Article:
Team of Indigenous architects represents Canada at 2018 Venice Biennale of Architecture

A group of 18 Indigenous architects from Canada and the U.S. are in Italy for an international architecture exhibition.

18 Indigenous architects bring collaborative project to exhibition in Italy

A rendering by Douglas Cardinal from the Unceded: Voices of the Land project. (Submitted by Douglas Cardinal Architect Inc.)

A group of 18 Indigenous architects from Canada and the U.S. are in Italy for an international architecture exhibition.

The team is representing Canada at the 2018 Venice Biennale of Architecture with their collaborative piece called Unceded: Voices of the Land.

"We felt that the Indigenous voice was important, for us to share our stories and let people know that Indigenous architects are here and practising," said David Fortin.

"We have a different way to think about design and architecture."

Fortin, a co-curator of the project, is Métis and the director of the McEwen School of Architecture at Laurentian University in Sudbury, Ont.

In creating the collaborative piece, the group of architects agreed they wanted to bring in components of their own unique experiences as Indigenous people.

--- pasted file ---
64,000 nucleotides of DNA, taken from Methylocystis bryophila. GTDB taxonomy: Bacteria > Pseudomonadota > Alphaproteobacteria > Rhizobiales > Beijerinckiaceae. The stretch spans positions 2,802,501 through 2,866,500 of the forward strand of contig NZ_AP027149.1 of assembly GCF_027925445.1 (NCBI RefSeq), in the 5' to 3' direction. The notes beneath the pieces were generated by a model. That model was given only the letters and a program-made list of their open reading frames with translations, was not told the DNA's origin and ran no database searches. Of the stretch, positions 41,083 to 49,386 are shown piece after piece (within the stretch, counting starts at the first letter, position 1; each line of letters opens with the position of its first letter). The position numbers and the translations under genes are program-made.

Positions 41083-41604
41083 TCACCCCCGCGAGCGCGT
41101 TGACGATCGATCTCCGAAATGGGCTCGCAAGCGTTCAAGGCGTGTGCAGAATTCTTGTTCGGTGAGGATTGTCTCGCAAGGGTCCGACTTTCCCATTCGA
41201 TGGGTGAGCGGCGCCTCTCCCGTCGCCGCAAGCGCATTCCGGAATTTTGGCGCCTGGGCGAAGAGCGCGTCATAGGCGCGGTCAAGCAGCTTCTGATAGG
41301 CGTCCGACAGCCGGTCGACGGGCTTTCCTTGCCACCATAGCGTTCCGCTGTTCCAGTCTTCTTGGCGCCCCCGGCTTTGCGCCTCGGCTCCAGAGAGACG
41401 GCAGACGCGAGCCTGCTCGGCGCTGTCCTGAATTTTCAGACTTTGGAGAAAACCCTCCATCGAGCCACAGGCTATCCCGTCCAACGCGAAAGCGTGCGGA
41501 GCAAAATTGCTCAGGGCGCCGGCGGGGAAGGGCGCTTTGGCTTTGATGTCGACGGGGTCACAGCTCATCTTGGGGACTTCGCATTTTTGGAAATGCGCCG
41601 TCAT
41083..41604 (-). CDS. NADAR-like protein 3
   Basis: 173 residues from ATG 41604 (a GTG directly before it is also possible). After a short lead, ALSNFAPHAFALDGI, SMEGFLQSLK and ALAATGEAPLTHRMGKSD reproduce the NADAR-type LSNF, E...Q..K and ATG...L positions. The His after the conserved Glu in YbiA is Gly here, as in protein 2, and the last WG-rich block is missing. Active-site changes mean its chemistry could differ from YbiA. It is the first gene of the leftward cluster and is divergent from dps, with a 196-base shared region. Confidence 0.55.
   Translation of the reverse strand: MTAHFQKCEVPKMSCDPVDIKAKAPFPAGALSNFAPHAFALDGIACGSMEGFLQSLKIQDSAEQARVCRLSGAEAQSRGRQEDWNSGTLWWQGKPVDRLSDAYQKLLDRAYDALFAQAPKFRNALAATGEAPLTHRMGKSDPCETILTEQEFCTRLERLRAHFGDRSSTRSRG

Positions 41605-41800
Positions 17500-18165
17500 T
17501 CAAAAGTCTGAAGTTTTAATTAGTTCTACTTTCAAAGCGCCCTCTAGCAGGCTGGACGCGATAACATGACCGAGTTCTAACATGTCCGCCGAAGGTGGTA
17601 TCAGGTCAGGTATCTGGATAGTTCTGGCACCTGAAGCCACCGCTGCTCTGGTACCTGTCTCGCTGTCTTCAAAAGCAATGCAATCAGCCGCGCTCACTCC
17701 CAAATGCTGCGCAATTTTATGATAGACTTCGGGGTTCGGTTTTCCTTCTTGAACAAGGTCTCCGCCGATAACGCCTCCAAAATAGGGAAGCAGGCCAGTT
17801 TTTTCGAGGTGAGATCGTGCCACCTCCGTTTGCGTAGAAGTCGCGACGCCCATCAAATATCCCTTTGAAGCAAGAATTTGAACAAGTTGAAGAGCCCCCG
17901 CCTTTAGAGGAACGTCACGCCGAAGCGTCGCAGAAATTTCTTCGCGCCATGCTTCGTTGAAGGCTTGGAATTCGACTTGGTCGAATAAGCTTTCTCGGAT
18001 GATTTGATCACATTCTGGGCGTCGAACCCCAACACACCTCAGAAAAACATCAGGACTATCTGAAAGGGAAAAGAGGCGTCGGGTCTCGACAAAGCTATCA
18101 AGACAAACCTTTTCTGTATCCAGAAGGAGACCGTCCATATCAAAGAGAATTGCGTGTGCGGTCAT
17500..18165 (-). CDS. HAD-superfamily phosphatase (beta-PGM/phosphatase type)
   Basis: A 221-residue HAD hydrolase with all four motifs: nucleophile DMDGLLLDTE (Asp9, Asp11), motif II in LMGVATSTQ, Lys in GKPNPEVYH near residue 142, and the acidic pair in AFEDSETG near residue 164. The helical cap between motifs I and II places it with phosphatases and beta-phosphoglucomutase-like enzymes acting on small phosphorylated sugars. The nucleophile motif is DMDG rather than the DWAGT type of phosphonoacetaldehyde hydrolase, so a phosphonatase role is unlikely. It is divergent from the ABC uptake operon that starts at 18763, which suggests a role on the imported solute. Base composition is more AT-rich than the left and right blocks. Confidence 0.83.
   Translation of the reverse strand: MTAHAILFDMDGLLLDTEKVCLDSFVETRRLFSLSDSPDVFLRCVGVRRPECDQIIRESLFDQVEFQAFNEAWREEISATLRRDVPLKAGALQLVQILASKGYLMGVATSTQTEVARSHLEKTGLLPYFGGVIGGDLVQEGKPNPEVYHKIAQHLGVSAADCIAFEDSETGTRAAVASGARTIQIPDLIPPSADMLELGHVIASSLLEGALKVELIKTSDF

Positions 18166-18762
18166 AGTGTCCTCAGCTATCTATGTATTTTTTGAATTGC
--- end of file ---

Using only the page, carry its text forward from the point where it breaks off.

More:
"We wanted each person to tell their story and how their approach of design reflects aspects of their indigeneity," said Fortin.

A conversation of architecture

Gerald McMaster, another co-curator, is Plains Cree and a member of the Siksika First Nation in Alberta. He's also Canada Research Chair in Indigenous visual culture at OCAD University in Toronto.

"It is probably one of the most prestigious art fairs and architectural fairs in the world," he said of the Biennale.

Unceded co-curator Gerald McMaster says the Venice Biennale is a prestigious exhibition. (The Mustard Shop)

Biennale means 'every other year' in Italian and within the art world used to describe large-scale gatherings of art and design.

"It's a way to kind of for all countries to come together and see where the conversation of architecture is at in the present moment," said McMaster.

"You can check out what's going on around the world within our field."

The exhibit itself is an immersive experience beyond a traditional set of model buildings.

"The architecture is laid over with with voices, music, nature," said Fortin.

"The exhibit is trying to weave together all of these things, people, histories, ancestors, the lands ... The core message is that Indigenous architecture needs all of those things."

About the Author

Rhiannon Johnson

Rhiannon Johnson is an Anishinaabe journalist from Hiawatha First Nation based in Toronto. She has been with the Indigenous unit since 2017 focusing on Indigenous life and experiences throughout Ontario. You can reach her at rhiannon.johnson@cbc.ca and on Twitter @rhijhnsn.